There are some very important things to understand when dealing with cam/valve timing. First, you always need to centerline the cam. This means that it's possible that your cam gear would be advanced or retarded, just to get the cam centerlined. All of your actual advance or retard would then be dialed in from that 'starting' point. Centerlining a cam means that the cam is actually operating at it's advertised specs. If it's supposed to open at 10 degrees before top dead center (BTDC), but it's actually opening at 8 degree BTDC, then you have to retard it 2 degrees to centerline it. Here's a link for info on centerlining, although some of it is missing Cam Timing

Usually in order to gain peak HP or TQ with most cams on our 2.0 engines, you must retard the timing 2-3 degrees, moving the power band (and the RPM where peak HP occurs) higher up the RPM range. However, unless you spend all your time above 5000 rpm blasting down the track, your car will actually feel weaker on the road during street driving because the optimized part of the power band is too high.

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Q: How do I adjust the cam gear?

A: In order to adjust the cam gear, the outer timing cover must be removed or modified. If you want to be able to adjust the cam gear while dyno tuning, there is only one option, because you cannot remove the entire timing cover without serious labor and disassembly. The outer timing cover must therefore be modified to look like this...(a CD makes a good template for cutting the the hole)




Then, when you are on the dyno, you simply have to remove the upper motor mount, and loosen one bolt at a time on the gear, move the gear, and re-tighten one bolt at a time. Here's a picture...

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Last edited by quicksilvr on Wed May 18, 2011 3:24 pm; edited 6 times in total
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quicksilvr
Driving Ms. Daisy
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2000 Dodge Neon ES

Post: #4   PostPosted: Mon Jan 28, 2008 10:32 am    Post subject: Reply with quote

Exhaust system
By OB


There are several ways to modify and upgrade the exhaust system on your Neon. There are a variety of headers, cat-backs, axle-backs, catalysts, and muffler options on the market. But which one is right for you?

When shopping for an exhaust system, it is best to ask yourself what it is you plan to get out of the upgrade. This can be said of many upgrades, especially popular bolt-on's like intake and exhaust. Do you want a change in sound? Performance? Appearance? All of the above? How much are you willing to spend? Do you need to keep the vehicle street legal? These are the questions you need to answer before making the best decision.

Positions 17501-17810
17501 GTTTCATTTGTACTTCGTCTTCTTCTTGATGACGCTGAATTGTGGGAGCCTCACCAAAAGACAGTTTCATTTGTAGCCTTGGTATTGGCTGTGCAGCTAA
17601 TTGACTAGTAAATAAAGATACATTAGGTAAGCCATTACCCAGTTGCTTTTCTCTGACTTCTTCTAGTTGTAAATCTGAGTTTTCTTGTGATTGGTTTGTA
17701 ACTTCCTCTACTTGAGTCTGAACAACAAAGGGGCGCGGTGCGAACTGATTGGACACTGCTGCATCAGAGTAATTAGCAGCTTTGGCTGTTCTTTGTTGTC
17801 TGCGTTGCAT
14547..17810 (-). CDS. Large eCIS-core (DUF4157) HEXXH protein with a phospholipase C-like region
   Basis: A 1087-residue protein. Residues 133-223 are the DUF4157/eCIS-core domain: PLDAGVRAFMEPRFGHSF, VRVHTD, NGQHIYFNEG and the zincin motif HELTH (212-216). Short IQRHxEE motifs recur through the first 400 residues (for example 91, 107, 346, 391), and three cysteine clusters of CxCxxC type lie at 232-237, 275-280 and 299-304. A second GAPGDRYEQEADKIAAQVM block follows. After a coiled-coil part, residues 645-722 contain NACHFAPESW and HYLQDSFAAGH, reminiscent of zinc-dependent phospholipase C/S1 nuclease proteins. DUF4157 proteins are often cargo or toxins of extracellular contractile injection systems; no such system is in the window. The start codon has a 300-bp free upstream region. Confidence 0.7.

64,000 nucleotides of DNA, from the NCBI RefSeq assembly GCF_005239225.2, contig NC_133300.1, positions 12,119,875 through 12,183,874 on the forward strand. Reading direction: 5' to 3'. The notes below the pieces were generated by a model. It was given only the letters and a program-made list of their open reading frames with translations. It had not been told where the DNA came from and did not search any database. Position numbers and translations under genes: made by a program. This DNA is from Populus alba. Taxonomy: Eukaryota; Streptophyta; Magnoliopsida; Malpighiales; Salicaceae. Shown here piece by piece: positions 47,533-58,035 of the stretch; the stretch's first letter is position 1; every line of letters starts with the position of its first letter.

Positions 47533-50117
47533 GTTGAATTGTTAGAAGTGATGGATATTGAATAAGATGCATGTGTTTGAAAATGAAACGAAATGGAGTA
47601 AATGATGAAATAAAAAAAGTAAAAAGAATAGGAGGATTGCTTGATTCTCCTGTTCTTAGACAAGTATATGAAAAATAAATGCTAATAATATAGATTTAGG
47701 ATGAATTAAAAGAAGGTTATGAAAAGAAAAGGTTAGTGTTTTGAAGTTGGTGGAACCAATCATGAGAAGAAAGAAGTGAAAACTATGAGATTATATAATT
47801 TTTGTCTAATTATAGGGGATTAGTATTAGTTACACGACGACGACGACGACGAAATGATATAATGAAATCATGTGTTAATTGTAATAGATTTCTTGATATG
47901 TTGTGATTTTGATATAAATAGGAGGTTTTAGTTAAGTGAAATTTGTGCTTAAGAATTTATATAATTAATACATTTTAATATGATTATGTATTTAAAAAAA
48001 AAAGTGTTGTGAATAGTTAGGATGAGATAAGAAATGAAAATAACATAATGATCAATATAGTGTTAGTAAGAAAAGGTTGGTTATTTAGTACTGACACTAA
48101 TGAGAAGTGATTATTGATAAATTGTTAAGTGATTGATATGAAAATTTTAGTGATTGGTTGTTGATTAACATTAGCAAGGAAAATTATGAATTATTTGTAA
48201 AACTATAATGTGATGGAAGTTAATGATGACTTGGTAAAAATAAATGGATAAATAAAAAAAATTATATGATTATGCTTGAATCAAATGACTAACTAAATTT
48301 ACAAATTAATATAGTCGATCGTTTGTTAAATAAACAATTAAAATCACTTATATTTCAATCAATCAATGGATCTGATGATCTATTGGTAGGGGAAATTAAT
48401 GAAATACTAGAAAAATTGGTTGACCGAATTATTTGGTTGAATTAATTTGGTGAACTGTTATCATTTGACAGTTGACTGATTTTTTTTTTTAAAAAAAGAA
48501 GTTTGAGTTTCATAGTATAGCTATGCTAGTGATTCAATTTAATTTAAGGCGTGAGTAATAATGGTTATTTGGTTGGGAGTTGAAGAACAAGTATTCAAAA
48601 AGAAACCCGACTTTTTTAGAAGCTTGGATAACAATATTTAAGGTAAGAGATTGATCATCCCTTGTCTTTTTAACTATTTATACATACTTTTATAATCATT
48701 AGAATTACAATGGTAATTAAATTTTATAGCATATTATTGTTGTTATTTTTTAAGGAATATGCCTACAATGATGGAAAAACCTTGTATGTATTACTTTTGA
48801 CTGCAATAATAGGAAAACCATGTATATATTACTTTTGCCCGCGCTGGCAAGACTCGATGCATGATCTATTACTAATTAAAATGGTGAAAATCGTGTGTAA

Q: What are my basic exhaust options?

A: The most popular basic exhaust upgrades are listed below.


SRT-4 REAR SECTION (AXLE-BACK)

PROS: Inexpensive, easy to find.

CONS: Very loud; requires additional muffler to keep noise levels reasonable. See "AFTERMARKET MUFFLER" section for help choosing a supplemental muffler.


SRT-4 CAT-BACK

PROS: Fairly inexpensive, easy to find.

CONS: Very loud without an additional muffler.

NOTE: Since the diameter of this exhaust is the same as stock, using the midpipe won't yield any performance gains.


AFTERMARKET CAT-BACK SYSTEM

PROS: Usually bolt-on, no additional work required. Some of these systems are good for a small performance gain over the less expensive options listed above.

CONS: Expensive.


AFTERMARKET MUFFLER

PROS: Cheaper than a catback, wide variety of styles.

CONS: Requires welding for proper fitment. Many people use glasspack mufflers to quiet down unmuffled exhausts (SRT). These are compact, available in a range of sizes, and inexpensive.


TIP: As a rule of thumb, the longer the glasspack muffler, the better noise reduction.



_____________________________________________________




Q: What are my complete exhaust options for total performance?

A: For enthusiasts looking for more performance, there are a few additional ways to further upgrade the exhaust system. The best way to start with your additional upgrade is to install an aftermarket header on your Neon. A header is far superior to the cast-manifold found on the regular 2.0L engine. The R/T and ACR models come with a factory designed header, but they too can be upgraded for maximum performance. You can also use an aftermarket high-flow catalyst to further improve flow. The most popular header options are listed below.

MAGNUM HEADER (R/T & ACR)

PROS: A common upgrade for the budget minded enthusiast.

CONS: These are becoming more difficult to find, thus their prices are starting rise.


SHORT-TUBE HEADER

PROS: Available from companies such as Borla, this is typically a small step above the Magnum header both in design and quality. Most bolt up to the factory catalyst and cylinder head without modification. Look for units that have a bung for the primary 02 sensor (Borla).

CONS: Low-to-moderate power and flow gains.

MID-TUBE HEADER


PROS: Capable of slightly higher performance gains than their short-tube bretheren, maximized when used with a tuned engine that requires additional exhaust flow.

CONS: May require the catalyst to be relocated and reflanged for proper fitment. This can cause legality issues as well as a check engine light if the 02 sensors are not properly integrated. Slightly expensive.


LONG-TUBE HEADER

PROS: Top of the line performance.